However, I cannot forget our old simple wood-frame farm house.  Of course it had a screened-in porch where I shucked many an ear of sweetcorn, the old reel type washing machine was worn out, and I got scolded many times for running back and forth out the screened door letting hoards of flies into the house.  Next, came our kitchen with its red hot wood heater, single row of cabinets filled with all it takes to feed eight kids, and a small kitchen cabinet filled with leftover mama’s biscuits.  And mama with her sweet smile standing next to her stove where it seemed she always stood trying to feed all us kids.  Next, came our dining room with it small rectangular table not quite large enough for all us kids, maybe that is why my brother Wayne ate in the kitchen or was it to be closer to the food, with all eight of us competing for each morsel.  Here I learned that if you did not like something someone else did and you would be left out. 

   Next, came our den again with its red hot wood heater, couch, straight back wood chair stole from the dining room, and our greatest prize our  black and white TV tuned to wrestling, the Red Skelton Show, the Ed Sullivan Show, Mission Impossible, the Authur Smith Show, and any time possible the Billy Graham Crusade.  Finally, with no insulation our three cold bedroom where all attached to the den.  I remember the time when the Mason jar, my sister filled with hot water heated on the wood heaters to keep her feet warm at night, froze the next day while we were at school.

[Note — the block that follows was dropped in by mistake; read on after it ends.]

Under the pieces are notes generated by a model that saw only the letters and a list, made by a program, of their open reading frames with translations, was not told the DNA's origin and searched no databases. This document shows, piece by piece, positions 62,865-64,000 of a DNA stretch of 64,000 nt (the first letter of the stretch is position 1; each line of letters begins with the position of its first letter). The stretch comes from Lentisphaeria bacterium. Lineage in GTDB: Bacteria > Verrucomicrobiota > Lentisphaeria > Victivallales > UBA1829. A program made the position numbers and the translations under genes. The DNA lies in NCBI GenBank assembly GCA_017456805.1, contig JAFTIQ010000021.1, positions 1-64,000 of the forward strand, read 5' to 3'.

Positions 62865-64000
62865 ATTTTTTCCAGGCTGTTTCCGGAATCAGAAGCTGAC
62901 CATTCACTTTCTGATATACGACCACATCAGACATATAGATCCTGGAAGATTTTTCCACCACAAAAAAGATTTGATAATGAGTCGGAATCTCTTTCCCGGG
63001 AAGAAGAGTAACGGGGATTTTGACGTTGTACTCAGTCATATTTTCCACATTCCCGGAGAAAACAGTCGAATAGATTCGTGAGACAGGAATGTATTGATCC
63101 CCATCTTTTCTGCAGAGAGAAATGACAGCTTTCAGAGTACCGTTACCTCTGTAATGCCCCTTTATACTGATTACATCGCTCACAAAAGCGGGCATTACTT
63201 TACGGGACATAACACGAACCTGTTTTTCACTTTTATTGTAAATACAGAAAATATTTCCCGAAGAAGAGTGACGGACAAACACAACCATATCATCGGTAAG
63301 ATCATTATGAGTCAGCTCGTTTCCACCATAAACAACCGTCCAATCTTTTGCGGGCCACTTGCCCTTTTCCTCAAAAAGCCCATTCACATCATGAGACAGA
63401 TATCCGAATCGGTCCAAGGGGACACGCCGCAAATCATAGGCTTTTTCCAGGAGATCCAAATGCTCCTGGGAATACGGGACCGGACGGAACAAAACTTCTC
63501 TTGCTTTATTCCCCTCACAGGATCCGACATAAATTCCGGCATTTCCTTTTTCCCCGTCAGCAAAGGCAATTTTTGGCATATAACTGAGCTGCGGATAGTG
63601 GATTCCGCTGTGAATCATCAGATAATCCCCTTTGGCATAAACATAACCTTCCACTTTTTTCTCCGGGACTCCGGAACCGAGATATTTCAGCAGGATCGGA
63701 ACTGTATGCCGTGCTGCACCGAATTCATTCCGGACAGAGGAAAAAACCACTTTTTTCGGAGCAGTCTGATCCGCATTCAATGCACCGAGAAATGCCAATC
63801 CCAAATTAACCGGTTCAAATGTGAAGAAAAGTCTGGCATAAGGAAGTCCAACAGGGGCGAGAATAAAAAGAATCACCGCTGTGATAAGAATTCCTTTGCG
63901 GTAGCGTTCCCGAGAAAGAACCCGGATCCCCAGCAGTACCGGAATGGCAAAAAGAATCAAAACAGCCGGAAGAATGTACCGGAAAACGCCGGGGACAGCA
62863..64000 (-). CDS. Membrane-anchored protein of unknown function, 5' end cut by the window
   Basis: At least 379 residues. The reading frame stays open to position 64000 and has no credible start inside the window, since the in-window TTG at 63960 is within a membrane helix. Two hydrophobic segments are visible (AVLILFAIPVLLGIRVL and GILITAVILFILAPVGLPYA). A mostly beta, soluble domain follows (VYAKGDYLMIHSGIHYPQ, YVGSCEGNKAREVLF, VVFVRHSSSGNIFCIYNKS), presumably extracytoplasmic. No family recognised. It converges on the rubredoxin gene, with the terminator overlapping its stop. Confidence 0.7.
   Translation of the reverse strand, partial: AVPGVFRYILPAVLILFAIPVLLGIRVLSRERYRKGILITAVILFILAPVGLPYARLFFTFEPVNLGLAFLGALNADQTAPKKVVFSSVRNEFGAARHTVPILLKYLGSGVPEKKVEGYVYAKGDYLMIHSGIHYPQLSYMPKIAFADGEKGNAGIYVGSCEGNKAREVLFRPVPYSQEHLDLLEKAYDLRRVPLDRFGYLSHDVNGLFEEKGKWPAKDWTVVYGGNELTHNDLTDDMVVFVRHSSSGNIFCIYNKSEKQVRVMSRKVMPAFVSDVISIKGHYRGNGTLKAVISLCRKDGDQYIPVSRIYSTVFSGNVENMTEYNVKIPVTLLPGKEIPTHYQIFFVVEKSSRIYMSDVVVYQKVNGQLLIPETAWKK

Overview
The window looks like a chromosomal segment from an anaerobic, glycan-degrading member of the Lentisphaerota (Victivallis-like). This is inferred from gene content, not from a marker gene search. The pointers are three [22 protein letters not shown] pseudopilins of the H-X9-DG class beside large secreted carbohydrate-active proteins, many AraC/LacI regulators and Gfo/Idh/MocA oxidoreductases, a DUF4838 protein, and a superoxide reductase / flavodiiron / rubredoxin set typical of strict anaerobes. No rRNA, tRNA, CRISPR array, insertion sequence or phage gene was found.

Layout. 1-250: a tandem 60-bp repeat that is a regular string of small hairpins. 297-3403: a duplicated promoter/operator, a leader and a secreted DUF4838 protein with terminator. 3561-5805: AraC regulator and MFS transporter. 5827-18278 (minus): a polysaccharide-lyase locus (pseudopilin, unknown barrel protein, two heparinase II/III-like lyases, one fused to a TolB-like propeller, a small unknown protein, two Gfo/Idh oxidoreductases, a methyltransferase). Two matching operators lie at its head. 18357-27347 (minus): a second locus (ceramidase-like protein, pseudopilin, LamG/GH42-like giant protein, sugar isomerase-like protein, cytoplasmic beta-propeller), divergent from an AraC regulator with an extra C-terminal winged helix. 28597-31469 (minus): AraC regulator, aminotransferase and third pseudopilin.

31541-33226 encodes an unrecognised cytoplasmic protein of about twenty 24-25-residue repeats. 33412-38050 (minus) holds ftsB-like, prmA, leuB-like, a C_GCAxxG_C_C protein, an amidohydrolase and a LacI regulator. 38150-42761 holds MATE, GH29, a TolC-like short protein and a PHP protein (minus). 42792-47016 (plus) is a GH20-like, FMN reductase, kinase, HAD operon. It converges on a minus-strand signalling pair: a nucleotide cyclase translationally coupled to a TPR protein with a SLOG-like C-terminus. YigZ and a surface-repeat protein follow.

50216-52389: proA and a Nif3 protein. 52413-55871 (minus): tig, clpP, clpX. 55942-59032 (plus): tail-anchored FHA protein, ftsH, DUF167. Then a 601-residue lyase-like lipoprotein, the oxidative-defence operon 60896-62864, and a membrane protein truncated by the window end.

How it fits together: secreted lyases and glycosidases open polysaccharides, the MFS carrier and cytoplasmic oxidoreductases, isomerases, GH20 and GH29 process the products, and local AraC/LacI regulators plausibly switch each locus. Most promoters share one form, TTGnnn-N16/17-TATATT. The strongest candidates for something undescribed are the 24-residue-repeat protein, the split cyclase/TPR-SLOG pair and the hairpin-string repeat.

Clemson University Cooperative Extension Service offers its programs to people of all ages, regardless of race, color, sex, religion, national origin, disability, political beliefs, sexual orientation, marital or family status and is an equal opportunity employer.  If you enjoy gardening and using flowers and plants in decorations, please watch Down Home with Tony and Amanda on Thursday nights at 8:00 pm on the SC Channel (ETV's digital station). If you don't get that channel, you can go to www.mig.org, select streaming video, and scroll down to where our shows are archived.